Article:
I had the very fortunate opportunity to have taught Michael Harris in my Philosophy class back in 2007. In my class, I remember Michael as a good, thoughtful student, but not for the typical reasons one excels at philosophy. He consistently approached philosophical problems and dilemmas with great empathy: something often overlooked as an important facet of doing good philosophy. He exhibited empathy in a manner that was subtle, yet clearly a foundation at his core. Because of the subtlety, I thought I had discovered this as if it were some secret quality of this particular student. As it turns out, everyone knew this.
A few weeks back, Michael was killed in a boating accident. Yesterday, our community gathered to celebrate him and reflect on his life: the life of one of the most compassionate, empathetic, fun-loving people one could know.
Sitting in the over-capacity church Saturday morning, amidst repeated mention of Michael’s compassion and love of life, another through-line in Michael’s life became wholly apparent. The through-line of sports. It seems to me, sometimes a deep involvement in sports gets a bad rap: that it’s somehow pedestrian or banal, not worthy of spending countless hours watching, discussing, reading about, etc. But yesterday I was reminded of just the opposite: something I’ve known for years given my involvement in sport on various levels, and it took the passing of a dear student to remind me of it.
The three-hour service was profoundly eloquent, honest, and a true celebration not just of Michael but for the values he embodied. It involved speakers from various segments of his life: an amazingly rich life at that, despite having lived just 26 years. About halfway through, I started to notice each story, in some way or another, centered around sports and the role sports played not just in Michael’s life but in his deepest relationships.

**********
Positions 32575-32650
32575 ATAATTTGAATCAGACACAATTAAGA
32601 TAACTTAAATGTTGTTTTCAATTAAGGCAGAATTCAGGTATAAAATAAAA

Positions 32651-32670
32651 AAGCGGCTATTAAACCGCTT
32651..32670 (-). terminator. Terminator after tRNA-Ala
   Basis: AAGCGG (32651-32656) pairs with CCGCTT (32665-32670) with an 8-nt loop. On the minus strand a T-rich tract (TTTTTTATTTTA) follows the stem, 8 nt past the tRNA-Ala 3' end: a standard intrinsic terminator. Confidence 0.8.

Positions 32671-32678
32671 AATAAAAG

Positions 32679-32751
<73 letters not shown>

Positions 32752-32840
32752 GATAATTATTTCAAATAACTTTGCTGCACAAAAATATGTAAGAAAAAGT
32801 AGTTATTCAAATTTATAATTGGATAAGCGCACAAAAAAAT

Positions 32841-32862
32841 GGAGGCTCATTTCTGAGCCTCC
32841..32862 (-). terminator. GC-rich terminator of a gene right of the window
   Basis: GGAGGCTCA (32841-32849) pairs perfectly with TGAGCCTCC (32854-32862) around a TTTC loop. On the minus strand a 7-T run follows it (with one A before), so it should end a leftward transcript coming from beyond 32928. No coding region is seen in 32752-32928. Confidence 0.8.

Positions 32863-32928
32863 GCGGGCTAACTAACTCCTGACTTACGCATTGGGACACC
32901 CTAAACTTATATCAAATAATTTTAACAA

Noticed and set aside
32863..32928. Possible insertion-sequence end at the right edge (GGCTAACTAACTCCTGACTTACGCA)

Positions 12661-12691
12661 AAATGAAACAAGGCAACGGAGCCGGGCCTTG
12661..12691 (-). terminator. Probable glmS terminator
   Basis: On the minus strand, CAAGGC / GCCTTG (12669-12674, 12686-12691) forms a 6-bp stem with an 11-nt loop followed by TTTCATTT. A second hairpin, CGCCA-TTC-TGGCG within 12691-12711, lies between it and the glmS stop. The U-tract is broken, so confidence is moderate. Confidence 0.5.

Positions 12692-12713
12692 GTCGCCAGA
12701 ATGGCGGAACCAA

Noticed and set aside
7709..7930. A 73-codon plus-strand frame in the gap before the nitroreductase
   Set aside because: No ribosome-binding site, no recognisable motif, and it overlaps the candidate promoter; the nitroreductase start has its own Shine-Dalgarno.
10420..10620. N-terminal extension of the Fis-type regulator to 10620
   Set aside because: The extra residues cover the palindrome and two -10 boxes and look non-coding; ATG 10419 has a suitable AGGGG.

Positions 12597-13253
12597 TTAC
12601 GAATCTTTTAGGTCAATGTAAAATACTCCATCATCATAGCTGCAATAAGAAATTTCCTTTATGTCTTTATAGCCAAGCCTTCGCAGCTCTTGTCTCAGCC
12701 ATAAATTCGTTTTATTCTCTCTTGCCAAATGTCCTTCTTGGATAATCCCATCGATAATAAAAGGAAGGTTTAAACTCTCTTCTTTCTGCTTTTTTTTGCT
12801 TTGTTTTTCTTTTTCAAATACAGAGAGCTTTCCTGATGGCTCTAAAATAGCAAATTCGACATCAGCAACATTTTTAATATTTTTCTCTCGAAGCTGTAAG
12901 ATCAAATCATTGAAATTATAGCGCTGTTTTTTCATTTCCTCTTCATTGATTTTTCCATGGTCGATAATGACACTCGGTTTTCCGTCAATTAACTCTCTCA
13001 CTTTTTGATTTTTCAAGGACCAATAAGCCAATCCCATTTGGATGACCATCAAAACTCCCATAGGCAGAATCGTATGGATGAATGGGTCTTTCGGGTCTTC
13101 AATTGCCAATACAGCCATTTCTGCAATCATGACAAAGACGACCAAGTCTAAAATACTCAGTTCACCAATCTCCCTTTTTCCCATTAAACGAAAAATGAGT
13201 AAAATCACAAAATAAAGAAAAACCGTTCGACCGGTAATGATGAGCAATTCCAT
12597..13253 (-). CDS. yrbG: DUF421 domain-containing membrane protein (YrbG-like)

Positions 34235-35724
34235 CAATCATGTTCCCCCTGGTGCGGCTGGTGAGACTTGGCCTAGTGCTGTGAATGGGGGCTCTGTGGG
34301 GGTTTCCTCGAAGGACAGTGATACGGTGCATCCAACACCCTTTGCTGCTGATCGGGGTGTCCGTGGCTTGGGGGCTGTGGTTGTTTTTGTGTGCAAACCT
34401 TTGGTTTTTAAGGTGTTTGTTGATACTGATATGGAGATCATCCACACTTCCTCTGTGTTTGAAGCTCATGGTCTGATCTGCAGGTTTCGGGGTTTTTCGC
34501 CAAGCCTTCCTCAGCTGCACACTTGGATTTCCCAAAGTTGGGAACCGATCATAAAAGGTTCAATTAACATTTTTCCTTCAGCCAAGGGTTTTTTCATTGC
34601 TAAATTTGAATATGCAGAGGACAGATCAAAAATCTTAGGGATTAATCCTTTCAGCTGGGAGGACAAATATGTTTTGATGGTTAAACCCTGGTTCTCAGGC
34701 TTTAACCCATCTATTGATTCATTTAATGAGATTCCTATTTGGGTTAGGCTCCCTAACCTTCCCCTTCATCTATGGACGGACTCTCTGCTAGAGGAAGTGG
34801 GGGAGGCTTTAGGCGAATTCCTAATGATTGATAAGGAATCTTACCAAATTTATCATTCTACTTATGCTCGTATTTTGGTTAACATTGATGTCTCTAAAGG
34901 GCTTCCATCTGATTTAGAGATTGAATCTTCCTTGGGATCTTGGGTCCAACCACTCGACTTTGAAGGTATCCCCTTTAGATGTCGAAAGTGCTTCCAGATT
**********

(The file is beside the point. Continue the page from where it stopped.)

The first group to take the podium were his friends with whom he had grown up. One of these “Four Musketeers,” as they called themselves, recounted their having played in over 400 basketball games together. Another reflected on Michael’s ability to analyze any and every sport statistic and then summarize his findings to the group in a playful, though detailed manner. And a third member of the Musketeers shared how, on almost a daily basis throughout their high school years, they would lament as to the dismay of our Bay Area sports teams. And then, more recently, how that lamenting turned to celebrating the various world championships of the local teams, through daily texts and phone calls.
One friend of his mentioned a text the group had received from Michael one evening announcing the new head coach of the Warriors, Steve Kerr. Michael touted all the virtues of a coach like this—even if he lacked experience—and, almost prophetically, what he would do for the Warriors. “#SoStoked,” the text finished. It was as though sport had become the common language for Michael’s crew, which allowed them to connect, to revel in their relationships, and to delve into all the goodness life had to offer.